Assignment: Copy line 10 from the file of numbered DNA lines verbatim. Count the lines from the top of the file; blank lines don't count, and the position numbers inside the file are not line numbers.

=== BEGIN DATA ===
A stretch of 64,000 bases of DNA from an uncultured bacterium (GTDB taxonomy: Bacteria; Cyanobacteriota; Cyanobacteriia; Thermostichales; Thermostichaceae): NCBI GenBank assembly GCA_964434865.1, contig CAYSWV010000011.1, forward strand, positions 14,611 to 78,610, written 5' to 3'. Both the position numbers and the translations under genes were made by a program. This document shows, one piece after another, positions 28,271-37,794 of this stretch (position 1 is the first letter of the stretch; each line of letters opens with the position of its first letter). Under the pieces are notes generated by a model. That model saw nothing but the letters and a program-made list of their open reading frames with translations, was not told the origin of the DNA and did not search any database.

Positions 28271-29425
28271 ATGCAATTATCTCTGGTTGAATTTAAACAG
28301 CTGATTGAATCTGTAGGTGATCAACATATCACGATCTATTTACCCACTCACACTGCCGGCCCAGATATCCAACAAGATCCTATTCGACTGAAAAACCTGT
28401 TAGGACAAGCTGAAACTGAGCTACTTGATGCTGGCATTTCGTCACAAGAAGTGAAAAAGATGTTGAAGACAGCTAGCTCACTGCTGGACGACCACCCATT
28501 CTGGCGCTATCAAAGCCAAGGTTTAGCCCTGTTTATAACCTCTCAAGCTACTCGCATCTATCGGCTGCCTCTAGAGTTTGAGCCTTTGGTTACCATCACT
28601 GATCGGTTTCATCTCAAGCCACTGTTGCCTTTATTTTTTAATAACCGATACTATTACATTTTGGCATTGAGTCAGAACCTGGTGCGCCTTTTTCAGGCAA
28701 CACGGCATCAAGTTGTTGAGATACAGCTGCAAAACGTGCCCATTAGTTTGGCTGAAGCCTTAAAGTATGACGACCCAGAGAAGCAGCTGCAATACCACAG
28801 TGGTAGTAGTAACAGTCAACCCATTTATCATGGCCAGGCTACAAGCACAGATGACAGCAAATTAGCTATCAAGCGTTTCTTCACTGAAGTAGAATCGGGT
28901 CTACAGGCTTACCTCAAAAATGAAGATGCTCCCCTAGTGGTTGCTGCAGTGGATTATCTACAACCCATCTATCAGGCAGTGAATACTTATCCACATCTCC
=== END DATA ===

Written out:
28901 CTACAGGCTTACCTCAAAAATGAAGATGCTCCCCTAGTGGTTGCTGCAGTGGATTATCTACAACCCATCTATCAGGCAGTGAATACTTATCCACATCTCC